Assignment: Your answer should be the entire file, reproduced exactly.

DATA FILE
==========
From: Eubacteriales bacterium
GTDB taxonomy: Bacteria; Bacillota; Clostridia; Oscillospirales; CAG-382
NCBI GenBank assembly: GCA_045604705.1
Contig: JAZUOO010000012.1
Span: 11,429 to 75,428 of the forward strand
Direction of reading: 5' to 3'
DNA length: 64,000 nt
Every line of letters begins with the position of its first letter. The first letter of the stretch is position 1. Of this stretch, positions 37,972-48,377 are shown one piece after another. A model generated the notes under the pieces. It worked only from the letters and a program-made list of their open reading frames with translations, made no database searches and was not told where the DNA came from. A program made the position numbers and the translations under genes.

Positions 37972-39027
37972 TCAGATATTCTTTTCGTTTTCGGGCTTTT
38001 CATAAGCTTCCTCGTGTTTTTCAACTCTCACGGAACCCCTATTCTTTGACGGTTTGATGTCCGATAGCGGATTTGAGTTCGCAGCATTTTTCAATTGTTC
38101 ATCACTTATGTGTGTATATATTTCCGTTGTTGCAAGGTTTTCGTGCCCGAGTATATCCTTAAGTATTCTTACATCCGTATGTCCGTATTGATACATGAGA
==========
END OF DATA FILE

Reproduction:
From: Eubacteriales bacterium
GTDB taxonomy: Bacteria; Bacillota; Clostridia; Oscillospirales; CAG-382
NCBI GenBank assembly: GCA_045604705.1
Contig: JAZUOO010000012.1
Span: 11,429 to 75,428 of the forward strand
Direction of reading: 5' to 3'
DNA length: 64,000 nt
Every line of letters begins with the position of its first letter. The first letter of the stretch is position 1. Of this stretch, positions 37,972-48,377 are shown one piece after another. A model generated the notes under the pieces. It worked only from the letters and a program-made list of their open reading frames with translations, made no database searches and was not told where the DNA came from. A program made the position numbers and the translations under genes.

Positions 37972-39027
37972 TCAGATATTCTTTTCGTTTTCGGGCTTTT
38001 CATAAGCTTCCTCGTGTTTTTCAACTCTCACGGAACCCCTATTCTTTGACGGTTTGATGTCCGATAGCGGATTTGAGTTCGCAGCATTTTTCAATTGTTC
38101 ATCACTTATGTGTGTATATATTTCCGTTGTTGCAAGGTTTTCGTGCCCGAGTATATCCTTAAGTATTCTTACATCCGTATGTCCGTATTGATACATGAGA